Last update: October 16, 2004 – 11:00 PM

Grass-roots democracy: The tedium is the message

Ellen Lorentzson

Former president Lyndon B. Johnson once said that in every town in this country, there is a White House. Minneapolis photographer Paul Shambroom traveled the country for four years documenting scores of those far-flung seats of power and the mini-presidents who run them.

He has compiled some of his large-format color photographs into "Meetings," a book that documents local officials who do the often boring work of keeping a democratic system alive at the grassroots.

"It's about the dual nature of being a public and private person," Shambroom said in a recent interview. "That is a commonality of the president or the mayor of Pahokee. There is a duality going on inside."

Shambroom includes minutes of the photographed meetings on tissue pages at the back of the book. From them we learn, for example, about the evening in March 2000, when he showed up to shoot the City Council of Sutton, W. Va., in the foothills of the Appalachian Mountains. Russell Carpenter, the mayor, called the session to order and discussed establishing a Neighborhood Watch program. Police Chief Larry Emge told the council that tires on the police department Jeep were bald. A motion by Councilman Paul Moss, seconded by Councilwoman Marsha Lloyd, inched the purchase forward. The council would compare prices at local tire dealers. The presence of photographer Paul Shambroom was noted.

The meeting was adjourned at 9:10 p.m.

In Calumet, Minn., Mayor Connie Swanson and Council Members Nelson Anderson and Daniel Strand met with city clerk Julie Childs. Wally Stokes told the council he was having trouble with David Veith's dog. "The next time he gets off the chain we will have the dog catcher bring the dog to the Humane Society," Stokes was told. Council minutes caution that dogs without a license will be taken to the pound.

Shambroom's portraits of grassroots democracy came about after another documentary idea, about the other extreme of power and leadership, was squashed.

His earlier hope had been to look at the nation's top power brokers in board rooms and government buildings. "I got completely shut down by corporations in spite of all my well-honed powers of persuasion," he said. "It just wasn't going to happen."

Before "Meetings," Shambroom worked for nearly a decade on "Face to Face With the Bomb: Nuclear Reality After the Cold War," a collection of images of nuclear weapons, of soldiers climbing on nuclear warheads as though they are jungle gyms. The photographs were introduced at the 1997 Whitney Biennial in New York and serve in broad terms as a background for the current book. Both photography books consider power.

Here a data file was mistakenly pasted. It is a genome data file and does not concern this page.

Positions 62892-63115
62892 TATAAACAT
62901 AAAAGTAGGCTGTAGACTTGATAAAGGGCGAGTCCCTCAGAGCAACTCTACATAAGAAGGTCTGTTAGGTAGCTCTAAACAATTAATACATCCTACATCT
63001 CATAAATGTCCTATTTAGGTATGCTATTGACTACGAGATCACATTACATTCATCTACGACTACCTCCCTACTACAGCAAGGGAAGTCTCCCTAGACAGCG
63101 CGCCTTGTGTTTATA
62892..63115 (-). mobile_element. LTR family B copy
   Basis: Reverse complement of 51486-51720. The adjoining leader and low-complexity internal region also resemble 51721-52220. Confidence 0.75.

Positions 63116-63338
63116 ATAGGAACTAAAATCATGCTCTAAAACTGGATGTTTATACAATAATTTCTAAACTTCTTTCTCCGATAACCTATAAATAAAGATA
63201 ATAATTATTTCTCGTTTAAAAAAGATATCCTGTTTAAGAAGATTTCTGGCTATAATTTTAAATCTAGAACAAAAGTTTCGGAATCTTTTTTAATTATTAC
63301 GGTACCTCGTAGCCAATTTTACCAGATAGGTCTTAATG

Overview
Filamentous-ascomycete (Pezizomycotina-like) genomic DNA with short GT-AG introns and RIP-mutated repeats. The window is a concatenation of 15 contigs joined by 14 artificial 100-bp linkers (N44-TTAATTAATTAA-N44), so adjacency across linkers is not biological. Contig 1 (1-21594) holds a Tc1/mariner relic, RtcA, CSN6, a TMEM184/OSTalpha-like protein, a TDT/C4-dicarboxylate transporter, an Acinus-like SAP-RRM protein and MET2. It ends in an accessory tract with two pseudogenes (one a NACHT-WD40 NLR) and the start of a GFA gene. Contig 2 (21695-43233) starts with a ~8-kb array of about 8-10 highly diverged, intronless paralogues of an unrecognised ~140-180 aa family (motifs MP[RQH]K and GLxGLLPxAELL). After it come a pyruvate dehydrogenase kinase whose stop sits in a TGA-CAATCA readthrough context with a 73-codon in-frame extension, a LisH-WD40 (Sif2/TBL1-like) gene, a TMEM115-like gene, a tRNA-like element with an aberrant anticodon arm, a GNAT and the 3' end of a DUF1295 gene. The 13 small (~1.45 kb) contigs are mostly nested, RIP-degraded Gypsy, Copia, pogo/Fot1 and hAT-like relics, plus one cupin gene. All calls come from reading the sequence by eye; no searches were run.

In "Meetings" Shambroom moves closer to the people who use it. He selected towns like Randolph, N.H., where a three-member panel conducts government activities for its 383 residents. And he went to New York City's borough of Manhattan, where a community board represents 207,699 people. Manhattan politicians look polished as they meet in front of large paintings, a marked contrast to the notices from the U.S. Department of Labor that adorn the walls of many small-town meeting rooms.

Images in the book show tired faces and baseball caps, worn shoes, a large purse on the floor and a meeting room with pink curtains. They demand to be considered for all the detail and conjecture an image can elicit. Contained between covers, the images can be irritating, repetitive and banal. They somehow fail to convey the romantic notion of civic duty in action. But the impact of the much bigger gallery images is different. Shot with a large-format panoramic camera and printed 66 inches wide, the prints impart a whisper of royalty from the subjects.

Shambroom's interest in formal portraiture and a bachelor's degree in fine arts from the Minneapolis College of Art and Design inform his work. He also counts the work of German husband-and-wife photographers Bernd and Hilla Becher among his influences.

But the people who run for office in small towns and those who work within the layers of a large city intrigue Shambroom now.

"I got into this to learn something more than to teach. I don't really have a viewpoint, " he said. He carried away insight into the dynamics of local government. After listening to a few council sessions Shambroom could quickly see the troublemakers and peacemakers, he said.

He remained an observer. Shambroom's decisions for photographing "Meetings," had to do with keeping his personal distance. "Shooting at eye level felt right. I didn't want to call attention to the photographic choices and angles and being clever and myself. I wanted to step away. I tried to embrace the tedium in a Zenlike way and see what's beautiful and interesting about it. I listened and waited for stillness," he said.

Paul Shambroom

What: Book launch and signing of photographer Paul Shambroom's "Meetings," with a dialog at 7 p.m. between Shambroom and Weisman curator Diane Mullin.

When: 6:30-8 p.m. Tue.

Where: Minnesota Center for Photography, 165 13th Av. NE., Mpls.

Tickets: Free. 612-824-5500.

Ellen Lorentzson is atelorentzson@startribune.com.